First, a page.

Treasurer of the Syrian king Seleucus IV, Philopator (187-175 BC), the immediate predecessor of Antiochus Epiphanes who carried out to its utmost extremity the Hellenizing policy begun by Seleucus and the "sons of Tobias." Greatly in want of money to pay the tribute due to the Romans as one of the results of the victory of Scipio over Antiochus the Great at Magnesia (190 BC), Seleucus learned from Apollonius, governor of Coele-Syria (Pal) and Phoenicia, of the wealth which was reported to be stored up in the Temple at Jerusalem and commissioned Heliodorus. (2 Macc 3) to plunder the temple and to bring its contents to him. On the wealth collected in the Temple at this time, Josephus (Ant., IV, vii, 2) may be consulted. The Temple seems to have served the purposes of a bank in which the private deposits of widows and orphans were kept for greater security, and in 2 Macc 3:15-21 is narrated the panic at Jerusalem which took place when Heliodorus came with an armed guard to seize the contents of the Temple (see Stanley, Lectures on the History of the Jewish Church, III, 287). In spite of the protest of Onias, the high priest, Heliodorus. was proceeding to carry out his commission when, "through the Lord of Spirits and the Prince of all power," a great apparition appeared which caused him to fall down "compassed with great darkness" and speechless. When "quite at the last gasp" he was by the intercession of Onias restored to life and strength and "testified to all men the works of the great God which he had beheld with his eyes." The narrative given in 2 Macc 3 is not mentioned by any other historian, though 4 Macc refers to the plundering of the Temple and assigns the deed to Apollonius. Raffaelle used the incident in depicting, on the walls of the Vatican, the triumph of Pope Julius II over the enemies of the Pontificate.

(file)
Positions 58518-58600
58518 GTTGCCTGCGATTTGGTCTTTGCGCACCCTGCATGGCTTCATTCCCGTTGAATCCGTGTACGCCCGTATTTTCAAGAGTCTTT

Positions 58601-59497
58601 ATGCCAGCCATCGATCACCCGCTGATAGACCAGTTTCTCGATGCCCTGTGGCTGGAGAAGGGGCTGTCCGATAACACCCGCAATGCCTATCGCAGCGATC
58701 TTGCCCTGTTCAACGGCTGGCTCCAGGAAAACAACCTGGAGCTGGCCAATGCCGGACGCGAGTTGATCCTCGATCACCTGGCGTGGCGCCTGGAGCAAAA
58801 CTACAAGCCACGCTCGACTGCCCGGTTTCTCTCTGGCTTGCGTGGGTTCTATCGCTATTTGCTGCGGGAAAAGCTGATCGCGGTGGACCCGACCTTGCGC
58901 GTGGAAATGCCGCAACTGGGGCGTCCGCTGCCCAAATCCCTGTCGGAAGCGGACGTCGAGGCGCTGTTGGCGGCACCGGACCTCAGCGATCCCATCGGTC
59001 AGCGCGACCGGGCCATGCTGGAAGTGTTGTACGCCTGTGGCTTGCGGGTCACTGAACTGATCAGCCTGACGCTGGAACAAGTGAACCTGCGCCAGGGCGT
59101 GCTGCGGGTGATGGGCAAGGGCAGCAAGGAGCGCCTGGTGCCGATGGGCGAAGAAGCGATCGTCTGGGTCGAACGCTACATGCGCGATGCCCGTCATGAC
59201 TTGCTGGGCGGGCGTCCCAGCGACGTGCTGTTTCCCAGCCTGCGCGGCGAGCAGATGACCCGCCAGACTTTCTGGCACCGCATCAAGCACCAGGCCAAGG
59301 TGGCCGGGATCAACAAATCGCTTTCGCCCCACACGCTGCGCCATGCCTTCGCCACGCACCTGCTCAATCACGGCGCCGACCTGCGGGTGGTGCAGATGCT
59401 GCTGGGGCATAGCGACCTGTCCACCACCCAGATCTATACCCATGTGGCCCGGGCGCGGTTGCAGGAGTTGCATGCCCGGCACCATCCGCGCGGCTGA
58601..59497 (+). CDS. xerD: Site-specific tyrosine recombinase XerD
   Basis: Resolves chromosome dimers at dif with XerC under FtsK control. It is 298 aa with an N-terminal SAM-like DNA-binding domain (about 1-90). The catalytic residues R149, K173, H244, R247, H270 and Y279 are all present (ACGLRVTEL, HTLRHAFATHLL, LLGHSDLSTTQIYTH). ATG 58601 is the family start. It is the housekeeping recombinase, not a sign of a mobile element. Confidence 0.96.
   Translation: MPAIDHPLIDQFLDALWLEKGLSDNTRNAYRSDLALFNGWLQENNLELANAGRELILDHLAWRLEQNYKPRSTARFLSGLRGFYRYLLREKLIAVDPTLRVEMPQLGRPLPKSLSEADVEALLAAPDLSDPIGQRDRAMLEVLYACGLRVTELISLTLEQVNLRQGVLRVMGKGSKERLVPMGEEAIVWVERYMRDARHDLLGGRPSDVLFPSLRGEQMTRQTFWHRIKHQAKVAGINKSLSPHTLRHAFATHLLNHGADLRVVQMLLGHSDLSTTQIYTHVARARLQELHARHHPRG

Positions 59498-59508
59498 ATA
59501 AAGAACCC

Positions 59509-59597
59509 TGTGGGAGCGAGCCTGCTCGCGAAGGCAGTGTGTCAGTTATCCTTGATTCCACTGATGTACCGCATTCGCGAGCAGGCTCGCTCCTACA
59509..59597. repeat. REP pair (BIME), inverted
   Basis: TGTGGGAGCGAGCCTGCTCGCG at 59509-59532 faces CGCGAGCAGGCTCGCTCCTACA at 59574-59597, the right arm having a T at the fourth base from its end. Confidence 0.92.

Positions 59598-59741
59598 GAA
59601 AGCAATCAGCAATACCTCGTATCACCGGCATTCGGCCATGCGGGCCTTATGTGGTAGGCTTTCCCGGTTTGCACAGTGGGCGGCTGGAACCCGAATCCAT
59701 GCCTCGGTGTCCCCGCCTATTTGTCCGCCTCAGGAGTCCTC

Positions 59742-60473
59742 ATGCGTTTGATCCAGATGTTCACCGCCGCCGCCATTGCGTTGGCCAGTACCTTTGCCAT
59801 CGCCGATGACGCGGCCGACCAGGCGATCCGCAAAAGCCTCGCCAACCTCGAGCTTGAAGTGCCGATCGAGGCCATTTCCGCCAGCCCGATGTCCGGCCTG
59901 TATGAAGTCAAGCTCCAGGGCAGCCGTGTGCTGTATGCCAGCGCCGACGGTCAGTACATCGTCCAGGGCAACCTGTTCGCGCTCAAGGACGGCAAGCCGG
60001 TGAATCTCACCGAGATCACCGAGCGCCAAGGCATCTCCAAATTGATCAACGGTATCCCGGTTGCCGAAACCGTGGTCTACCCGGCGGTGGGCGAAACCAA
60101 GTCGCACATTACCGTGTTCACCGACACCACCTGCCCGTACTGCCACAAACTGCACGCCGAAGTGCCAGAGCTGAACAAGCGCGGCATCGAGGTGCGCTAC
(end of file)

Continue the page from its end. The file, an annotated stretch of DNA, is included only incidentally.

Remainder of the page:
These files are public domain.